Stay connected with eNews!

June is National Ocean Month by Laurie Schultz 

While many of us have altered our vacation plans, it seems that a great many people are still flocking to the beach to get some fun in the sun. Cruises, not so much … How people social distance, and whether a trip to the beach is a good idea, is a question for experts. Whether we plan to enjoy the ocean in person or not this year, we can learn to appreciate it more during National Ocean Month.  

Kanopy has a number of wonderful documentaries if you search “oceans”: 

If you choose “Environmental Sciences” as a subject within “Oceans,” you will find a number of videos on efforts to save the oceans and reefs and a several interviews with ocean scientists about their work. One of these videos, Mystery of the Missing Plastic, caught my eye because of all the plastic and junk in the promo and I was compelled to click “play.”  

I thought it would be about the floating debris and shore garbage that we all see polluting our oceans and beaches, but, instead, it is an engrossing study of the plastic we can’t see -- the MAJORITY of plastic we discard into the oceans ... it is alarming that we can only find 1%, so where is the other 99%? Some of the plastic has disappeared into deep canyons, and some has broken into microplastics and tiny particles accumulating in five large zones called gyres and others cannot be found.  

Learn about the plastic that’s visible, and the even more disturbing “missing” plastic, and the alarming effects on the oceans and ocean life from the accumulated areas to as far as the Arctic and the deep sea bed and into the food chain itself. 

One of the few positive impacts that the virus has had on our world is the giant “breather” the Earth has taken from many of the pollutants that plague our planet. I was curious whether there was any benefit to the oceans with the reduced industry during the shutdown. Aerial photos show better air quality near busy coastlines and fewer boats is also allowing fish to move in closer to shore to find food that would normally be unavailable to them.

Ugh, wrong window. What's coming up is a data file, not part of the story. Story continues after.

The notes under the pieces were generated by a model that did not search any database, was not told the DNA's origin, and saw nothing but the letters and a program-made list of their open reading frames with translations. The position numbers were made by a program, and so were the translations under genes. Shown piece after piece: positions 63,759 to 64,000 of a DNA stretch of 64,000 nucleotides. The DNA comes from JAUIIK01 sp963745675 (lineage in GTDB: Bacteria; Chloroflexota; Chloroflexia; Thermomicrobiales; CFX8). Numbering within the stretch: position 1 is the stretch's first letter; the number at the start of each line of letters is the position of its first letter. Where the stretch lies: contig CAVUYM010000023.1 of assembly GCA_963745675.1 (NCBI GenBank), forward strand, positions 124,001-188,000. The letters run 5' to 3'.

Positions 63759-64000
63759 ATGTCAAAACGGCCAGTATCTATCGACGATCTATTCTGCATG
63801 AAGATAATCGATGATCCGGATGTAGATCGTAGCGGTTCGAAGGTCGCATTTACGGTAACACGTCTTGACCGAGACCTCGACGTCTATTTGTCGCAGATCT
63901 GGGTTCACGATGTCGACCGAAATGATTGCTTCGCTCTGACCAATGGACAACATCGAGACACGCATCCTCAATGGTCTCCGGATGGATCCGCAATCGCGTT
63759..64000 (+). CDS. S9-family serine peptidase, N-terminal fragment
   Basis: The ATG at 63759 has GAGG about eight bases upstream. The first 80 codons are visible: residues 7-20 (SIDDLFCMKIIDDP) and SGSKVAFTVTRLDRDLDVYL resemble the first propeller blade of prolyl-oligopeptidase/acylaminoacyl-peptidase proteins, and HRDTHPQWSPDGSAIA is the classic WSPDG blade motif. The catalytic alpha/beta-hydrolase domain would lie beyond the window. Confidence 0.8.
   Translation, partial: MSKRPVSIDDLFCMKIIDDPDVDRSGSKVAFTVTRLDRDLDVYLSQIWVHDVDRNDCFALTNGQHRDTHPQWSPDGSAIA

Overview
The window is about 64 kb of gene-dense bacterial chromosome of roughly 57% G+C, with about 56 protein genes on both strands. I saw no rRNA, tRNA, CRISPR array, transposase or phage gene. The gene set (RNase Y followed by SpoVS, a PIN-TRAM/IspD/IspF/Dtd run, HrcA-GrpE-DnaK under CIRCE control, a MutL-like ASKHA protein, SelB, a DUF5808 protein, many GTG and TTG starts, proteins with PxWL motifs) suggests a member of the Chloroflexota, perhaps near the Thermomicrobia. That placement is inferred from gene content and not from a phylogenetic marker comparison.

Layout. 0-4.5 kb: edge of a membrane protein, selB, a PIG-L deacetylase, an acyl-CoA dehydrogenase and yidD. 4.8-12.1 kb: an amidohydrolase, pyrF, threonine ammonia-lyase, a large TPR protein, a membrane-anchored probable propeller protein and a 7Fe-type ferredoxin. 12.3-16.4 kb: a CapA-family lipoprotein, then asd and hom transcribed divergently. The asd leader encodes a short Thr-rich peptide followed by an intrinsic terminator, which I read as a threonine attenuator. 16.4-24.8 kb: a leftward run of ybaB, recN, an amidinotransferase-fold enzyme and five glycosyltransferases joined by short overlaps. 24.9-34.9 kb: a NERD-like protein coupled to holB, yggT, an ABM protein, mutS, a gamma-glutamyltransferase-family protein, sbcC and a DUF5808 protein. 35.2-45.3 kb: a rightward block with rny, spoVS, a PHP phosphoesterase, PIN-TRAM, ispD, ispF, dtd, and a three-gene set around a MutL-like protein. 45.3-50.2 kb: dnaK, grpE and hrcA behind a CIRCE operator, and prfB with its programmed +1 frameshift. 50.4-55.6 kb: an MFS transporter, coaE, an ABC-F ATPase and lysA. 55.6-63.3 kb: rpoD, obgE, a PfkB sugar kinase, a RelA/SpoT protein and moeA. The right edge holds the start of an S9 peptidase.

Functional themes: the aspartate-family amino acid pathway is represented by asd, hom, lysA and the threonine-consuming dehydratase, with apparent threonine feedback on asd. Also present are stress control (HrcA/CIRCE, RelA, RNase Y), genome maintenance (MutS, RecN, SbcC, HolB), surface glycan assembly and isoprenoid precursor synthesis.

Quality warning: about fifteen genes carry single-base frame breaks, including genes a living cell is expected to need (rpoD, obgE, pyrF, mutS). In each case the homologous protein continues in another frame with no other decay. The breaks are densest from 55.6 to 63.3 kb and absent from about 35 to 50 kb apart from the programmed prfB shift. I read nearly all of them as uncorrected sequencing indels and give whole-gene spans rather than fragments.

Air pollution and carbon emissions have dropped considerably in most populous cities throughout the world. In India, the peaks of the Himalayas can be seen for the first time in a generation. CNBC reports that New Delhi alone has recorded a 60% drop in fine particulate matter ( The European Space Agency shows photographs seen from space of the changes in the atmosphere (, scroll down the page for the video).  

But these changes were only near coastlines. Since oceans cover over 70 % of our planet, the “breather” afforded by the shutdown has not affected the ocean pollution. It will take more committed recycling efforts to keep plastics out of the ocean and a lot more research on how the plastic currently in our oceans is affecting the ecosystem. Please take the month of June to consider our impact on the oceans, and to appreciate all the beauty and life the oceans have to offer. 

National Ocean Month is a relatively new commemorative month with last year being the initial year of the proclamation: 

“During National Ocean Month, we recognize the importance of the ocean to the economy, national security, and environment of the United States, and we renew our commitment to safeguarding its vital resources.” 

If you missed our "Is Spring Out of Sync Program" with Mason Heberling from the Carnegie Museum of Natural History:, here is the link:

Having trouble viewing this email? View it in your web browser


Contact Us

Mt. Lebanon Public Library
16 Castle Shannon Blvd
Pittsburgh, Pennsylvania 15228
(412) 531-1912

Follow Us